Rent Shop Volunteer Join

Q. Who is Mr. Smarty Plants?

A: There are those who suspect Wildflower Center volunteers are the culpable and capable culprits. Yet, others think staff members play some, albeit small, role. You can torture us with your plant questions, but we will never reveal the Green Guru's secret identity.

Help us grow by giving to the Plant Database Fund or by becoming a member

Did you know you can access the Native Plant Information Network with your web-enabled smartphone?

Share

Ask Mr. Smarty Plants

Ask Mr. Smarty Plants is a free service provided by the staff and volunteers at the Lady Bird Johnson Wildflower Center.

Search Smarty Plants
See a list of all Smarty Plants questions

Please forgive us, but Mr. Smarty Plants has been overwhelmed by a flood of mail and must take a break for awhile to catch up. We hope to be accepting new questions again soon. Thank you!

Need help with plant identification, visit the plant identification page.

 
rate this answer
Not Yet Rated

Thursday - June 06, 2013

From: Magnolia, TX
Region: Southwest
Topic: Plant Identification
Title: Identification of plant with crimson tubular flowers
Answered by: Nan Hampton

QUESTION:

I saw this lovely flower in a field in Cleveland Tx. It was growing in a patch with maybe 4 or 5 other of the same yet only in that area. The flower is crimson red, long and tubular that grow on a woody stem that seems to grow taller as it flowers. The flowers turn to a large bean pod (much like a mesquite bean), the leaves are shaped like english ivy except has red veins. The leaves and stalk where the leaves grow have small thorns but no thorns on the flower stalk. It must like full sun because there was no shade.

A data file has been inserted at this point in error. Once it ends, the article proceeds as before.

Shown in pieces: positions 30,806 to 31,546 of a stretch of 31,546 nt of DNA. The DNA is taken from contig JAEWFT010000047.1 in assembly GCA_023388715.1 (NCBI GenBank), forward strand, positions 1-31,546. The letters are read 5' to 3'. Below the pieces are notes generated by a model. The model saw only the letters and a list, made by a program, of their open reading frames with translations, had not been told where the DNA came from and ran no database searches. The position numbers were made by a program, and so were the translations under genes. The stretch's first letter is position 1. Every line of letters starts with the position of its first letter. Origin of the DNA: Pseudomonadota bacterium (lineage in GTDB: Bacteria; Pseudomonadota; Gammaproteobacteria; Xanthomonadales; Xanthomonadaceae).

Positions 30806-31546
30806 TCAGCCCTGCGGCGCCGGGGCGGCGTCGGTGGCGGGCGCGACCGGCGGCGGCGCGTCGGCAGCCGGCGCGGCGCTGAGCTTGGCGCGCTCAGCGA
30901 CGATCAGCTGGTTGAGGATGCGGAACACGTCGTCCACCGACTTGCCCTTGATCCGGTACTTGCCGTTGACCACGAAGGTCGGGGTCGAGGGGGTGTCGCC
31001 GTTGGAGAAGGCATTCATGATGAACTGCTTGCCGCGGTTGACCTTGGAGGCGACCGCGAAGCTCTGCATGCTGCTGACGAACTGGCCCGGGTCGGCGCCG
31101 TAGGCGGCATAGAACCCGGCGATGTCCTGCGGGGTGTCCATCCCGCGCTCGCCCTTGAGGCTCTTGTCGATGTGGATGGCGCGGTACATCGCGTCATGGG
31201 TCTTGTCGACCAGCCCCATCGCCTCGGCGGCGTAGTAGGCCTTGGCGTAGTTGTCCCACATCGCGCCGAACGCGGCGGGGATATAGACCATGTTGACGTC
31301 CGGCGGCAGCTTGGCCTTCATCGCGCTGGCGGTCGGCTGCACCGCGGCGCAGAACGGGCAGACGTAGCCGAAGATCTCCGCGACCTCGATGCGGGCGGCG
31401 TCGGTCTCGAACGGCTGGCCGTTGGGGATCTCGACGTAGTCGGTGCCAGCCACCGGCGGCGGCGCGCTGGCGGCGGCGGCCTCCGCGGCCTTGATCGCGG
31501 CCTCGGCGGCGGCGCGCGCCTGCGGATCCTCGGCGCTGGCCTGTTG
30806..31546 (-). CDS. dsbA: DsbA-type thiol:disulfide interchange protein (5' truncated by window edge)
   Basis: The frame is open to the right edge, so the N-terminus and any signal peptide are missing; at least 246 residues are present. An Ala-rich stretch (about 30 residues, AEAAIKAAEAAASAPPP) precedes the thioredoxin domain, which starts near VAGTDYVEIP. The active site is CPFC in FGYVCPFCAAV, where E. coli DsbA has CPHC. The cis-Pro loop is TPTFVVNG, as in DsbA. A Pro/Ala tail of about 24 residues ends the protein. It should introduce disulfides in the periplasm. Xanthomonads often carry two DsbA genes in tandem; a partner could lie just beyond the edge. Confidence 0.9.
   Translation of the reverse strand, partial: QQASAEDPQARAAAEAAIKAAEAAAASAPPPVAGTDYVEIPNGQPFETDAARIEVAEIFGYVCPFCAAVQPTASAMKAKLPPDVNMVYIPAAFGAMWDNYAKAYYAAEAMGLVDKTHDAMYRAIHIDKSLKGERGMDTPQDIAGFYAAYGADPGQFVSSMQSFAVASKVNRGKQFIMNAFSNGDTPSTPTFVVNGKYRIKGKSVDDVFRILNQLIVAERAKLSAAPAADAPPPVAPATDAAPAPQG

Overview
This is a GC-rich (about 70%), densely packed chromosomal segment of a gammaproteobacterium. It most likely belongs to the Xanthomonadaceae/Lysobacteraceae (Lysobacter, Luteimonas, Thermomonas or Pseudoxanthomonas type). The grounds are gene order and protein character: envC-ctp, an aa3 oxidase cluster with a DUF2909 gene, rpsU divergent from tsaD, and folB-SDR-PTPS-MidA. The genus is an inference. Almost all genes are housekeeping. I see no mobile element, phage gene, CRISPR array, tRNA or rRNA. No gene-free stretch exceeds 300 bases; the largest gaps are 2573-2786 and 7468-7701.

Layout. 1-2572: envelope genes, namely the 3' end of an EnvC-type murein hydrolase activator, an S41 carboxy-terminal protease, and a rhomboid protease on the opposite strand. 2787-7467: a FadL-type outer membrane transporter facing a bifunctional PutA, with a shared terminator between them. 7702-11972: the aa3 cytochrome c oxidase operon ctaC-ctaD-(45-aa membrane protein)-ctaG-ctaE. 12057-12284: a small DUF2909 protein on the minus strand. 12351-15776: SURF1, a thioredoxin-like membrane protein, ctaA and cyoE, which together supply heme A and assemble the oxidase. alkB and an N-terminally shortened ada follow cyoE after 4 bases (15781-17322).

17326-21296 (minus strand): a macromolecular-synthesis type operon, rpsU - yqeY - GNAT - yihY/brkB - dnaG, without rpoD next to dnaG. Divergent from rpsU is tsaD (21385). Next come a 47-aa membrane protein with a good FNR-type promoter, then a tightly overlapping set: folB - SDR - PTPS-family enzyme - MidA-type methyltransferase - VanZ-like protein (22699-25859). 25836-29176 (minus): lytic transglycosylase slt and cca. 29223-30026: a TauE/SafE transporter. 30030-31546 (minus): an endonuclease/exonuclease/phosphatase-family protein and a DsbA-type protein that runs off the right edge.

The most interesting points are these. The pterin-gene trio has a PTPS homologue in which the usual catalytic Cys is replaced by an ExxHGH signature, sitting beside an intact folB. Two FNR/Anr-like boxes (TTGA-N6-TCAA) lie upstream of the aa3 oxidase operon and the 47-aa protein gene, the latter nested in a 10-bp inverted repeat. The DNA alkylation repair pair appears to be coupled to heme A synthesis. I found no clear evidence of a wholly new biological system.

ANSWER:

This sounds like Erythrina herbacea (Coralbean), a member of the Family Fabaceae (Pea Family).  It is, indeed, a beautiful flower but with nasty thorns on the stems.  Here's more information from Aggie Horticulture and the Archive of Central Texas Plants from the University of Texas.

 

From the Image Gallery


Coralbean
Erythrina herbacea

Coralbean
Erythrina herbacea

Coralbean
Erythrina herbacea

More Plant Identification Questions

Plant identification possibly red buckeye
July 06, 2008 - I encountered a shrub-like plant in the Edwards Plateu noth of Bracketville, and could use your help with identification. It's most distinguishing charactaristics are the seed pod, which has three c...
view the full question and answer

Plant identfication
October 21, 2009 - Hi...Can you please identfy the tall, evergreen shrub with purple plum-colored foliage that I have noticed in winter locally?...Hope so, need he color! THX
view the full question and answer

Plant ID from Horseshoe Bend, TX
April 01, 2012 - I am trying to identify two plants - one - a flower springing up in a mint patch/Users/leehsb/Desktop/DSC_0407.JPG/Users/leehsb/Desktop/DSC_0408.JPG and the next a small bunched plant in our garden (n...
view the full question and answer

Plant identification--vine with spiny pods in California
July 05, 2010 - I came across a vine while hiking in Orange County, CA. It didn't have flowers on it but has 3 or 4 inch spiny pods. What is it? The vine itself looks similar to a Morning Glory vine.
view the full question and answer

Differences between Ratibida columnifera and Ratibida peduncularis
June 03, 2010 - How do you tell the difference between Ratibida columnifera and Ratibida peduncularis. On NPIN columnifera has red and penduncularis is solid yellow, but I have seen pictures listed as columnifera tha...
view the full question and answer

Support the Wildflower Center by Donating Online or Becoming a Member today.